Normal blacklist - block all processes in that folder messing with memory/calling other processes
*\Installation folder of browser\*>*
 

Windows_Security

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#29
Just to clarify, for those unfamiliar with Excubits products: The time limitation on the demo version means you need to reinstall the driver every year. (Easy to do, once you know how to do it.) But your config file is perpetual.

@Windows_Security, regarding other security software potentially conflicting with memprotect, why can't you just make an exception rule for it?
For instance, this is my whitelist rule to allow MS Office to interact with Windows Defender
!*Office1?\*>*MsMpEng.exe
Good solution, as said my opinion is not rational, It feels like driving a car with two passengers on the back bench with big colts in their pockets. When I have two of those agressive guys in my car, they might start a fight (i know does not make any sense, but that is the, maybe stupid, idea I have on exploit prevention/protection sofware).
 
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shmu26

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#30
Good solution, as said my opinion is not rational, It feels like driving a car with two passengers on the back bench with big colts in their pockets. When I have two of those agressive guys in my car, they might start a fight (i know does not make any sense, but that is the, maybe stupid, idea I have on exploit prevention/protection sofware).
Thanks. Your intuition is probably at least as good as most people's knowledge :)

I realized after posting that the exception rule I wrote could be made shorter and wider, for those working with the demo limits:
!*>*MsMpEng.exe
 
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Windows_Security

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#31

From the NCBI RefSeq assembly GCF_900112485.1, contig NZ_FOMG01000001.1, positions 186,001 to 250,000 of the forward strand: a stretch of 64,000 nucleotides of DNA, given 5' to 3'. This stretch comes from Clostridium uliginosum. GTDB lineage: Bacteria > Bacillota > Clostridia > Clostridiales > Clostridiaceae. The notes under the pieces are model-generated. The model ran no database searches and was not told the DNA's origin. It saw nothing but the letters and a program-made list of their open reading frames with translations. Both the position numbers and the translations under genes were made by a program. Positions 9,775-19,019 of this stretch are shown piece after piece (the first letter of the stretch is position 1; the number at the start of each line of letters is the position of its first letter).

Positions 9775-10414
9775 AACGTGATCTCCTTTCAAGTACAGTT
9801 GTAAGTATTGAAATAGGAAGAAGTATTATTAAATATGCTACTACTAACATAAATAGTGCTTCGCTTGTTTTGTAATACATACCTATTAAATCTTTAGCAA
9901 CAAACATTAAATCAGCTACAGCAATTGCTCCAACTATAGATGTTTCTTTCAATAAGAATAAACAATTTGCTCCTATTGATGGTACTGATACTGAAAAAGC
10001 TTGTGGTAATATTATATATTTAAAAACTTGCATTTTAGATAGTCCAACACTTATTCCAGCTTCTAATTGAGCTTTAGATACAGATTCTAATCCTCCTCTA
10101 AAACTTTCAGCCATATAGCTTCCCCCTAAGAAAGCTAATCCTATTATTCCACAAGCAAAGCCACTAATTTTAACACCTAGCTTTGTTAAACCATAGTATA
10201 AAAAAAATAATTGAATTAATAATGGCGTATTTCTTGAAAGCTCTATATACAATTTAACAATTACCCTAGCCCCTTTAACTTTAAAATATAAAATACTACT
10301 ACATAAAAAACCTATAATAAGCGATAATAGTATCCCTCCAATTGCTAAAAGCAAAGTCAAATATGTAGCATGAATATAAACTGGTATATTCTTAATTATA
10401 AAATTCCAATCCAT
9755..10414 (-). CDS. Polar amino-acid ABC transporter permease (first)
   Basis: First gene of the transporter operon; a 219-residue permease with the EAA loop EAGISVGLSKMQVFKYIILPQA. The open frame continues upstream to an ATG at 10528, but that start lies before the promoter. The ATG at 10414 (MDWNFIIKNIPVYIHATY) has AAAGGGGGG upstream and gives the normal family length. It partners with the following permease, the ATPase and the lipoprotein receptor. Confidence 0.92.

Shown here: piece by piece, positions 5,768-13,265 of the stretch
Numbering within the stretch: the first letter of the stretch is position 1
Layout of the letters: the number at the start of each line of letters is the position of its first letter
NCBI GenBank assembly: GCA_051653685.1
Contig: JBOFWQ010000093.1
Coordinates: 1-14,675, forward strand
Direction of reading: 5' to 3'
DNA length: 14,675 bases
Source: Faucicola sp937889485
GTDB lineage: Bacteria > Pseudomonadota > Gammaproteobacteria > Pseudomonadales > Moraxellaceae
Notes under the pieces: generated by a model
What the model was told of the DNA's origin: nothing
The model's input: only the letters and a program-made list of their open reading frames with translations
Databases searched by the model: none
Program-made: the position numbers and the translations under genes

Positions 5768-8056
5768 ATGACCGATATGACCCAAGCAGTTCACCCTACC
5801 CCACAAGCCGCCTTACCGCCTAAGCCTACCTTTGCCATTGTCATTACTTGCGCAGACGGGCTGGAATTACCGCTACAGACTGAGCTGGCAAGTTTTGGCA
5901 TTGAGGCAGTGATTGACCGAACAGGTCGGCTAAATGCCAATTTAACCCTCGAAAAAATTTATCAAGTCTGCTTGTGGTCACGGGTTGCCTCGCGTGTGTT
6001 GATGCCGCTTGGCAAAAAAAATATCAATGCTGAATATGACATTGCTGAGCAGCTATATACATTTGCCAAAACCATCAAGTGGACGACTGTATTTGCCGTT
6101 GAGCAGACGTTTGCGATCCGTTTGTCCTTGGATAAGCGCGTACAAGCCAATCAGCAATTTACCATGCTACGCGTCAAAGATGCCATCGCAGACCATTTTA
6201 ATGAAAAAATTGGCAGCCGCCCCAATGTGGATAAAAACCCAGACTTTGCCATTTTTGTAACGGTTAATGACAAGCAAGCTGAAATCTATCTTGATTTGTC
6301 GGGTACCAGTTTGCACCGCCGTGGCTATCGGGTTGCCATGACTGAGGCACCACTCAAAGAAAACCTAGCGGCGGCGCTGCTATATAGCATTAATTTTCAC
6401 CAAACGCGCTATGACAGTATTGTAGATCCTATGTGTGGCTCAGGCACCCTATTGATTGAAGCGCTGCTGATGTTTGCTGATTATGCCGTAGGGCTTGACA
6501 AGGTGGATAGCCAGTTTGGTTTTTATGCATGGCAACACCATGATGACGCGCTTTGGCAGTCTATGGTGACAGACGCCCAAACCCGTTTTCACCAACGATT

Some explanation by OpC0de (once a member of this forum) about MemProtect
________________________________________________________________________________
I did look at MemProtect which is how I know it uses ObRegisterCallbacks.To my knowledge from when I tested MemProtect out it strips access rights for protected processes to prevent the following access rights being granted to a protected process (or its threads):
- PROCESS_CREATE_PROCESS
- PROCESS_TERMINATE
- PROCESS_VM_OPERATION
- PROCESS_VM_READ
- PROCESS_CREATE_THREAD
- PROCESS_VM_WRITE
- PROCESS_SUSPEND_RESUME
- PROCESS_QUERY_INFORMATION
- PROCESS_ALL_ACCESS
- DELETE
- READ_CONTROL
- WRITE_DAC
- WRITE_OWNER
- SYNCHRONIZE
- PROCESS_DUP_HANDLE
- PROCESS_SET_QUOTA

ObRegisterCallbacks is registered using callback registration data which is contained within a kernel-mode structure known as OB_CALLBACK_REGISTRATION. The structure passed in contains an entry to another structure known as OB_OPERATION_REGISTRATION which holds data regarding the callback routines for the even notifications. The kernel-mode callback supports a Pre and Post callback notification for handle open/duplication requests; access rights stripping is performed on the Pre callback notification via bit-mask modification (e.g. a variable containing multiple flags for access rights -> you strip the ones you are interested in blocking only -> access denied is returned to the caller because the request failed).

The access rights data is stripped from a pointer structure passed to the Pre operation notification callback routine known as OB_PRE_OPERATION_INFORMATION (entries within that structure which is passed as a pointer contain data for the notification).